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Harald Bluetooth Gormson, a 10th century Danish king, was killed in a rebellion led by his son. One thousand years later, a wireless communication technology named after him is frequently tipped to suffer the same fate, killed off by a younger upstart.

Such fears helped wipe a quarter – or more than £350m – off the market value of CSR on Monday. But the Cambridge-based Bluetooth chipmaker is confident that the reported demise of the technology, which allows different devices to communicate without wires, has been exaggerated.

“It is not Armageddon; it is a slightly reduced outlook,” says John Scarisbrick, the chief executive.

For the sake of CSR, which has become a rare British technology leader, he had better be right. The company’s fortunes are tied to the success of the technology and hiccups hit hard.

The most visible manifestation of Bluetooth is the space-age headsets that allow owners to walk about apparently talking to themselves while they are actually making a phone call with the headset wirelessly linked to the mobile handset in their pocket.

It was a late change in orders from a headset manufacturer that caused CSR’s pain on Monday. In an industry with tight confidentiality agreements, analysts were left to guess the potential culprit and came up with different names.

There was broad agreement, though, that the shares were oversold on Monday. Volatility is a feature of CSR’s share price performance. Since it was spun out of Cambridge Consultants in 1999 and floated at 200p, CSR reached a peak of £15.12 in June this year before Monday’s drop to 856p.

But rather than indicating a low-quality company, peaks and troughs are endemic to the chip sector and a feature of Bluetooth. “I think we learn to live with the dynamics of the marketplace we are in, because frankly there are few more attractive electronic markets,” says Mr Scarisbrick.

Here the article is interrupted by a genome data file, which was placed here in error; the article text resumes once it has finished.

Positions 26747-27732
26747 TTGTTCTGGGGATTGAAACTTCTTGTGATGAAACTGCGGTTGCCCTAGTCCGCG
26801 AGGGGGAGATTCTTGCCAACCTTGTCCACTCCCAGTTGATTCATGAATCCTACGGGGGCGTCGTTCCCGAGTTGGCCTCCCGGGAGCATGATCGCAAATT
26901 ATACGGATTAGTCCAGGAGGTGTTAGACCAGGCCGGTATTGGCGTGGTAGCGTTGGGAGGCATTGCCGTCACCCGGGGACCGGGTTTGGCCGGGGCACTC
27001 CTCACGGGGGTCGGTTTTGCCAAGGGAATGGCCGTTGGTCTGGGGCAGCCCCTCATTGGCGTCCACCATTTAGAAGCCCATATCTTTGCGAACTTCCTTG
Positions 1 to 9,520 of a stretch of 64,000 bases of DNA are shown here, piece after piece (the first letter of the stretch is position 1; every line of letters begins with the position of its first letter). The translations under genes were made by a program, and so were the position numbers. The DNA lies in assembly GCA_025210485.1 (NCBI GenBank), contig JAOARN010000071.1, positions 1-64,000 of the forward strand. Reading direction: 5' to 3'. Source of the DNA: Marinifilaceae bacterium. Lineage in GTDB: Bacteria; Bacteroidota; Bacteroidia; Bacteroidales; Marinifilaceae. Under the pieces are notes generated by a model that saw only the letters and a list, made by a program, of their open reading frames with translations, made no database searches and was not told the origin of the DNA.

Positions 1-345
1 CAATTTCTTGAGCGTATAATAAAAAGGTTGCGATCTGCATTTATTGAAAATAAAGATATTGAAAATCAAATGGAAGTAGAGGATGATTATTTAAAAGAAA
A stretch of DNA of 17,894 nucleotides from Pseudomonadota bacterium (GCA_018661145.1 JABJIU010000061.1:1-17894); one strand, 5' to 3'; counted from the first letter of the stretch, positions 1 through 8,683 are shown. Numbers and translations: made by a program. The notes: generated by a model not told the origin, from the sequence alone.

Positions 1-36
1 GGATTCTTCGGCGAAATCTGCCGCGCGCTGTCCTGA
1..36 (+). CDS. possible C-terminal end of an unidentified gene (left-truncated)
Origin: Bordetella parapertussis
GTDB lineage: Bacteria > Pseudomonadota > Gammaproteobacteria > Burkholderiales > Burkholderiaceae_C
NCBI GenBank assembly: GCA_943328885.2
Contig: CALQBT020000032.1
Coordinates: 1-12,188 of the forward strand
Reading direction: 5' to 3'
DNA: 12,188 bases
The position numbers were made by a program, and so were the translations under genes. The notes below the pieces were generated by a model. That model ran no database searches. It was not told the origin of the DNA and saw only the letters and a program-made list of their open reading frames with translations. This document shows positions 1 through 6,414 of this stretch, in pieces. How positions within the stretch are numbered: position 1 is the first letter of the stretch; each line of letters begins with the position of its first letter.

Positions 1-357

A trio of British companies have specialist leadership positions in the industry. Along with CSR’s Bluetooth skills there is ARM Holdings, also based in Cambridge, which designs chips and licenses the intellectual property. In Edinburgh, Wolfson Microelectronics makes chips that convert electronic signals into sound and have found a prestigious home inside Apple’s iPod music player.

A similar deal with Apple could help CSR tackle its chronic volatility. It is dependent for about 60 per cent of its revenues on five big customers and most of its chips go in mobile phone handsets or headsets. The arrival of Bluetooth-equipped iPods would be the sort of contract to make CSR’s share price jump.

But will newer, more powerful communication technology wrest power from Bluetooth in the same way as its 10th century namesake? Wi-Fi has been slated as the Bluetooth killer but it saps precious battery life even if it offers faster communications.

Mr Scarisbrick notes that the company now boasts the lowest-power Wi-Fi chip, but insists “there’s still a long runway for Bluetooth. There’s no question, the end of wires is nigh.”

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